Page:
I didn’t like the first half of this book. At all. It started with the prologue. Ethan, the love interest, is fishing all by his lonesome when Prenna James appears in the middle of the forest, butt-naked. Ethan describes her as “supernaturally beautiful, like a mermaid or elvish princess”. So, basically, Prenna looks like a blended version of Ariel from The Little Mermaid and Arwen from Lord of the Rings. When we meet Prenna later in the books, we see she’s a timid girl with only a few friends. Egh. Beautiful, shy and friendless. Where have I seen this before? Oh, yeah, in 50% of the YA books I’ve ever read. If Prenna’s going to be a Mary Sue, we need her Gary Sue. And we find him in Ethan. He’s a popular guy who’s friends with everyone, but he’s also a good-hearted, kind person. I just threw up in my mouth a little.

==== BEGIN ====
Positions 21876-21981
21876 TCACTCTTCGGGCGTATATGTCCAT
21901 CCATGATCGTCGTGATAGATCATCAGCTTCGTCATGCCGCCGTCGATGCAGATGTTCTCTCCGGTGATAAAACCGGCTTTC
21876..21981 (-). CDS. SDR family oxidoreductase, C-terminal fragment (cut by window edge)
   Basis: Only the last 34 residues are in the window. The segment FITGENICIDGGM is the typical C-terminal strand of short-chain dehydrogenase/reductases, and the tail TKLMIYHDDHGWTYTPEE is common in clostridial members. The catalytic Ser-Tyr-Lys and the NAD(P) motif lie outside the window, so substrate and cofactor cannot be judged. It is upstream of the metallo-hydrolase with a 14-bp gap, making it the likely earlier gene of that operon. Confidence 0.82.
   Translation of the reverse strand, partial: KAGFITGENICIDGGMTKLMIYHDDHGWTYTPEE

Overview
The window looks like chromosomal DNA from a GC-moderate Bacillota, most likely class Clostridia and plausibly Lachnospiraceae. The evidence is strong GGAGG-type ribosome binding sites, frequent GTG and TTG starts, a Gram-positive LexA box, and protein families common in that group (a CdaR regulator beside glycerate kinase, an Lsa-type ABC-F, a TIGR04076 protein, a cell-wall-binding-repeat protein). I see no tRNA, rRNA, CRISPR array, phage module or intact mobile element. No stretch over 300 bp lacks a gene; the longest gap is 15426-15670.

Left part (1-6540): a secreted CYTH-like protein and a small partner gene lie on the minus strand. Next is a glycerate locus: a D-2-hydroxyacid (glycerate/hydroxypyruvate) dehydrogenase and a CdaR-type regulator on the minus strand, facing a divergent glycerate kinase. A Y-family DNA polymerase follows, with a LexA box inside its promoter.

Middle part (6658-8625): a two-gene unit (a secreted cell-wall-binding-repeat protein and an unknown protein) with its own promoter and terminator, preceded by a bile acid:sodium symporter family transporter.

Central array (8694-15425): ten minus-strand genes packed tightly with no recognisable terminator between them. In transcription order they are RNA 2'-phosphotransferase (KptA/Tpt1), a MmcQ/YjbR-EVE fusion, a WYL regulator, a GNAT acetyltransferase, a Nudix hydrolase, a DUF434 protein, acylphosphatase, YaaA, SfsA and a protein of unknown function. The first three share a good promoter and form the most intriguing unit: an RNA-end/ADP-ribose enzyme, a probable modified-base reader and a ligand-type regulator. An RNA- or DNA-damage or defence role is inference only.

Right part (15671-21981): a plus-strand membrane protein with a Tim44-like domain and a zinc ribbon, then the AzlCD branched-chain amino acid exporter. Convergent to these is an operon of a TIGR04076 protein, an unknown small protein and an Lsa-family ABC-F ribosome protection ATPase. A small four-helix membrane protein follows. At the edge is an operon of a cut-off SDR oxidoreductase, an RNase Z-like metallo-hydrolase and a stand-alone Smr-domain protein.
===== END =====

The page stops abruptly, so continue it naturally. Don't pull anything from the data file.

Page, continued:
Once you get past their stereotypical characterization, Prenna and Ethan aren’t that bad. By the end, Prenna isn’t making stupid decisions and Ethan becomes an actual character. They’re tolerable. But it wasn’t just the flat characters that bothered me in the first half. I think The Here and Now needed a bit more editing. There are a few places where the writing is choppy because Brashares didn’t use contractions. If she was trying to make Prenna sound old-fashioned (which makes no sense since she’s from the future), Brashares should have had every possible contraction removed instead of just a few random assed one. There were also multiple occasions in the first half where Prenna broke the fourth wall and started talking to the audience. They were gone by the mid-point, but it was a huge distraction to be ripped out of the book like that.